## You are learning Error Handling in MS Excel

How to implement error handling for conditional formatting formulas?

Here are two common ways to implement error handling for conditional formatting formulas in Excel:

1. Using the IFERROR Function:

The IFERROR function allows you to specify what to display in a cell if the formula within it encounters an error. You can leverage this function within your conditional formatting rule.

Here's how it works:

* Conditional Formatting Setup: Follow the usual steps to set up a new conditional formatting rule. In the "Format values where this formula is true" section, enter the following formula:

```excel

=IFERROR(Your_Original_Formula, "Error message/formatting")

```

* Replace the placeholders:

- `Your_Original_Formula`: This is your actual conditional formatting formula that might generate errors.

- `"Error message/formatting"`: Replace this with the text you want to display or the formatting you want to apply if an error occurs (e.g., a specific cell color).

Example:

Let's say you want to highlight cells with values greater than 10 but display "Data Entry Error" if the cell contains an error.

Your formula would be:

```excel

=IFERROR(A1>10, "Data Entry Error")

```

2. Using Nested IF Statements:

Another approach is to use nested IF statements to check for specific errors before applying your conditional formatting.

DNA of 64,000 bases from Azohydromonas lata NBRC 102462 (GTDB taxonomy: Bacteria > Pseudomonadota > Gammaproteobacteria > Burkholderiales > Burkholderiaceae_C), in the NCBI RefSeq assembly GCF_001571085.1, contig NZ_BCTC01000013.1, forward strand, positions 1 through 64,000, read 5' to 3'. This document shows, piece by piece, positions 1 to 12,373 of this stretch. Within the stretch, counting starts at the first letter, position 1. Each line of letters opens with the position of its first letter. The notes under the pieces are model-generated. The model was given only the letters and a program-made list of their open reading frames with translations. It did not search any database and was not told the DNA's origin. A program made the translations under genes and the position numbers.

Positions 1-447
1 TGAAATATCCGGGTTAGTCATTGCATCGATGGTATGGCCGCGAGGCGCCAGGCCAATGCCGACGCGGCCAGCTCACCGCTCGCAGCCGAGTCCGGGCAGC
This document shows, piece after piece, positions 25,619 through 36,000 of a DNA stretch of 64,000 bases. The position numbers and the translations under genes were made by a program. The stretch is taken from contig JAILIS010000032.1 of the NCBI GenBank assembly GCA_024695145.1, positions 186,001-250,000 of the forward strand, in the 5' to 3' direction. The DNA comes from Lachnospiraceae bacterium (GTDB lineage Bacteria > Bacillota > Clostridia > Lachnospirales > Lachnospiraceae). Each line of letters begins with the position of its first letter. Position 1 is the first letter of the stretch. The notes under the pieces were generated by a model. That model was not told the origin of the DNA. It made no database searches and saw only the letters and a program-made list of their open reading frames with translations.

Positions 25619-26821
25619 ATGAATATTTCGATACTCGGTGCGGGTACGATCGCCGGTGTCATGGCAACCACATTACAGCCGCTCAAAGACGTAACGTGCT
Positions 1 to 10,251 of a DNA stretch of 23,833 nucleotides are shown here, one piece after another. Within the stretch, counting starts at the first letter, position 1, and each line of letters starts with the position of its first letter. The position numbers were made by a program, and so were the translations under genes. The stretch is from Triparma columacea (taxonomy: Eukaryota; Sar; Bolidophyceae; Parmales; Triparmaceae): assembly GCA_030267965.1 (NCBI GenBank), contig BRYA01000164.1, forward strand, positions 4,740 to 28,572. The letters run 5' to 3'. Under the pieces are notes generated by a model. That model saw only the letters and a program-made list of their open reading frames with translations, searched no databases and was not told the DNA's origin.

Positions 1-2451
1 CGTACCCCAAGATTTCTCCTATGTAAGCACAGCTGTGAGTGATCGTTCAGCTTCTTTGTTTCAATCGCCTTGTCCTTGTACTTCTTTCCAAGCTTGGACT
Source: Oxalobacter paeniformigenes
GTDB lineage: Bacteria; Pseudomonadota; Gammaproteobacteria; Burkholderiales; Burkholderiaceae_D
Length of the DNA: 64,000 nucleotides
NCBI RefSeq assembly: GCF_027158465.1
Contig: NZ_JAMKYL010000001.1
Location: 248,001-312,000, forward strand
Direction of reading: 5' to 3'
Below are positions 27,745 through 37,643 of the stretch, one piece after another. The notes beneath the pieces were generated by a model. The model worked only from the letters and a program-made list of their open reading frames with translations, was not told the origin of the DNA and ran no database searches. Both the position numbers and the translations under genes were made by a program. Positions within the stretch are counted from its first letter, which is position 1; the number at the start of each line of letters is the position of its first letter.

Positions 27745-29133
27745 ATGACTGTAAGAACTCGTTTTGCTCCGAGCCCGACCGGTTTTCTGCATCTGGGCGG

Here's a basic example:

```excel

=IF(ISERROR(A1), "", IF(A1>10, "Highlight", ""))

```

* This formula first checks if there's an error in cell A1 using ISERROR. If there is, it displays nothing ("").

* If there's no error, it then checks if the value in A1 is greater than 10. If it is, it displays "Highlight" (you can replace this with your desired formatting).

* If neither condition is met, it displays nothing, leaving the cell unformatted.

Choosing the Right Method:

* IFERROR: This is a simpler approach if you just want to display a generic message or formatting for any error.

* Nested IFs: This method offers more control if you want to handle specific errors differently (e.g., display different messages for #NA, #VALUE, etc.).

Remember to adjust the formulas and formatting based on your specific conditional formatting needs and desired error handling behavior.